The seventh running of the festival is programmed by Diane Coyle (University of Cambridge and Enlightenment Economics) and will take place at We The Curious. Economists and other key experts from around the world will be on hand to add their expertise to the programme.

The festival will feature keynote speakers and talks on unelected power (led by Paul Tucker), the rise and fall of higher education (chaired by Andy Westwood from the University of Manchester), growth in the Brexit era (Rain Newton-Smith), central banks in the past, present and future (Andy Haldane) and also sessions for schools.

The Festival of Economics 2018 is part of the Bristol Festival of Ideas. UWE Bristol have been actively involved with the Festival of Ideas throughout the year. In the run up to this week’s Festival of Economics events, UWE Bristol economics students have been working on briefs for the official events.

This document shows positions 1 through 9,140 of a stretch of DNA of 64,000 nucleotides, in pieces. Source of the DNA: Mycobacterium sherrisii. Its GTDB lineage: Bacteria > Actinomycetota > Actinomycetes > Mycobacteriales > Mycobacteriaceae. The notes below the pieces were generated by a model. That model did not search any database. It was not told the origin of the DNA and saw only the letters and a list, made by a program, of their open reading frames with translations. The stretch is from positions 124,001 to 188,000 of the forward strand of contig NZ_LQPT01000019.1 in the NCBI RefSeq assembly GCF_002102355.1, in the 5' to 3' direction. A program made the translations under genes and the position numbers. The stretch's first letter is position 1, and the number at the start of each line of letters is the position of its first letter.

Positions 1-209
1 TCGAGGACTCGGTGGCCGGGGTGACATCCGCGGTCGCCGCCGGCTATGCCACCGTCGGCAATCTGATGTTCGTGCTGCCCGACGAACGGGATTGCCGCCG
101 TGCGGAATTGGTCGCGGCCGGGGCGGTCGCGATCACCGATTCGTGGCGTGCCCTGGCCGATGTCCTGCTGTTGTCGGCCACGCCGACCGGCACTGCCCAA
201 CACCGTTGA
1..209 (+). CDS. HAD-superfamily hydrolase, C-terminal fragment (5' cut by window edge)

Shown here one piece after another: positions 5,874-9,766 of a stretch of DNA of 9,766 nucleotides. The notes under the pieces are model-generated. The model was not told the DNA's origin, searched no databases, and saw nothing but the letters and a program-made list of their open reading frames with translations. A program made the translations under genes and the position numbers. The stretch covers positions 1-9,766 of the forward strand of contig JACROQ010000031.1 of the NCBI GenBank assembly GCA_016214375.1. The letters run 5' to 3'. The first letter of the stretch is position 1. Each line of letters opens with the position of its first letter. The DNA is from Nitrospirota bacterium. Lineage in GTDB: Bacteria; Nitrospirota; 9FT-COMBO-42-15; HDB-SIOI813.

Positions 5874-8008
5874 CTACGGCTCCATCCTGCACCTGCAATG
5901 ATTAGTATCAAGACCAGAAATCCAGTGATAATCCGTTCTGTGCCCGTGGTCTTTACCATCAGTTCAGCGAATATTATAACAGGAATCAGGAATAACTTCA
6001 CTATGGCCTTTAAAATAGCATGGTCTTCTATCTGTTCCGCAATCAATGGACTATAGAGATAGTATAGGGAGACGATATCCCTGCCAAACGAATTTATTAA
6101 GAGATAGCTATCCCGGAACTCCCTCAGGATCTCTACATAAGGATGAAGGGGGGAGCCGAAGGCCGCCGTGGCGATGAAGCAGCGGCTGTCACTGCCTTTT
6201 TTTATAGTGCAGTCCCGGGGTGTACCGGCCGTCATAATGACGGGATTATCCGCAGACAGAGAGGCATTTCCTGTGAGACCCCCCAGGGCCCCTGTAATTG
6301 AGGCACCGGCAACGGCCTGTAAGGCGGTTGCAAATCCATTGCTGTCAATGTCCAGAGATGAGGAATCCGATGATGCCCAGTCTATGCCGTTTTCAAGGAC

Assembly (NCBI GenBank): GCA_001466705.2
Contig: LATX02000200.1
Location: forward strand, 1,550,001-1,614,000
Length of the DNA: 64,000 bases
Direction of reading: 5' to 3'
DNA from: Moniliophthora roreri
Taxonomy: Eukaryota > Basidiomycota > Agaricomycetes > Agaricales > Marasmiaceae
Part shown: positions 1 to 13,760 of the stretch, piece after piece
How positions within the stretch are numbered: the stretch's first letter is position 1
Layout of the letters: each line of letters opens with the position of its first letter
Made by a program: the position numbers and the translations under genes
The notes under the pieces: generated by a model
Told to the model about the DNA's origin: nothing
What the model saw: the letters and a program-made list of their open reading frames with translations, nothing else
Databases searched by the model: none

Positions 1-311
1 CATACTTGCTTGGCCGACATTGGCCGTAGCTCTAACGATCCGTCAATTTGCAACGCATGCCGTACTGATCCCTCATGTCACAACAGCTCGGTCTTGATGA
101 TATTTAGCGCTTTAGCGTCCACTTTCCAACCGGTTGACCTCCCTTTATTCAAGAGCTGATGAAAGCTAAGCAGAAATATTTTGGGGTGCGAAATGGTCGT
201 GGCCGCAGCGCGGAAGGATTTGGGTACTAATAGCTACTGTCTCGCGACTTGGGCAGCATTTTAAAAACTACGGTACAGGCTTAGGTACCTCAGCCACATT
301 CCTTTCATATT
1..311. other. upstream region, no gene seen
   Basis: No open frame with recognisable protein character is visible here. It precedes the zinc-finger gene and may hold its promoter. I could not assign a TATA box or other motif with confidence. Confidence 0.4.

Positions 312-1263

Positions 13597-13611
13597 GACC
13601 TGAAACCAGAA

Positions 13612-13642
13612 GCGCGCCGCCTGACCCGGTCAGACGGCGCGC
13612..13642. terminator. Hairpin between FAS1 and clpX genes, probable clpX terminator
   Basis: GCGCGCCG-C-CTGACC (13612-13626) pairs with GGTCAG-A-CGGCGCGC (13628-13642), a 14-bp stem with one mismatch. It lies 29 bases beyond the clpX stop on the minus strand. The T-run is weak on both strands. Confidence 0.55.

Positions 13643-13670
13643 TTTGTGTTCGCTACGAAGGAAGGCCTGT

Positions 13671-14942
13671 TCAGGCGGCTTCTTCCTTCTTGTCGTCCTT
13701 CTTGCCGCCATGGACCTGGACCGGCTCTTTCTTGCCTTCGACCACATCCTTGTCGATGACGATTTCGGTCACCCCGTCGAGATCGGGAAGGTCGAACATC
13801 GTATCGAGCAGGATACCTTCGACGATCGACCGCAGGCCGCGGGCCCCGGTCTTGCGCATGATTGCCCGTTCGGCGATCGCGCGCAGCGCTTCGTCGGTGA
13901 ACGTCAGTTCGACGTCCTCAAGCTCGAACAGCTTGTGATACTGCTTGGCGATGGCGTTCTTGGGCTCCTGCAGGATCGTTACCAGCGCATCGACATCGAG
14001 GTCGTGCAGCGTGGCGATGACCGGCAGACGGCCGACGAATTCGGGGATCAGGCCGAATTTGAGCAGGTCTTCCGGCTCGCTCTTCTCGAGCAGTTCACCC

Thusday 8 November, 20:00-21:30

Does Economics Care About the Future?

With Chair Mirabelle Muûls (Imperial College/London School of Economics), Aditi Sahni (Vivid Economics), Alex Teytelboym (University of Oxford), Kees Vendrik (Triodos Bank), Dimitri Zenghelis (London School of Economics)

Brief written by the students of MSc Global Political Economy. 

This brief discusses whether economics, as an academic discipline and a profession, cares about the future. The essential question is whether the assumptions and methods of mainstream economics are fit for purpose.

Friday 9 November, 18:30-19:30

Andy Haldane: Central Banks, Past, Present and Future

The chief economist at the Bank of England in conversation with Festival of Economics director Diane Coyle.

Two briefs were written for this event:

Jamie Fallon, Shail Patel, Kieran Green,  and Reece Robertson (BA Economics) discuss the key issues as the trade-off between democratic accountability and effectiveness of monetary policy, geopolitical issues and growing pressure on banks to aid in the fight against climate change.

Jainni Patel & Luisana Toner (BA Economics) ask what were central banks thinking before the crisis? Was Quantitative Easing the best way for central banks to target inflation? And will machine learning save central banks from failing models?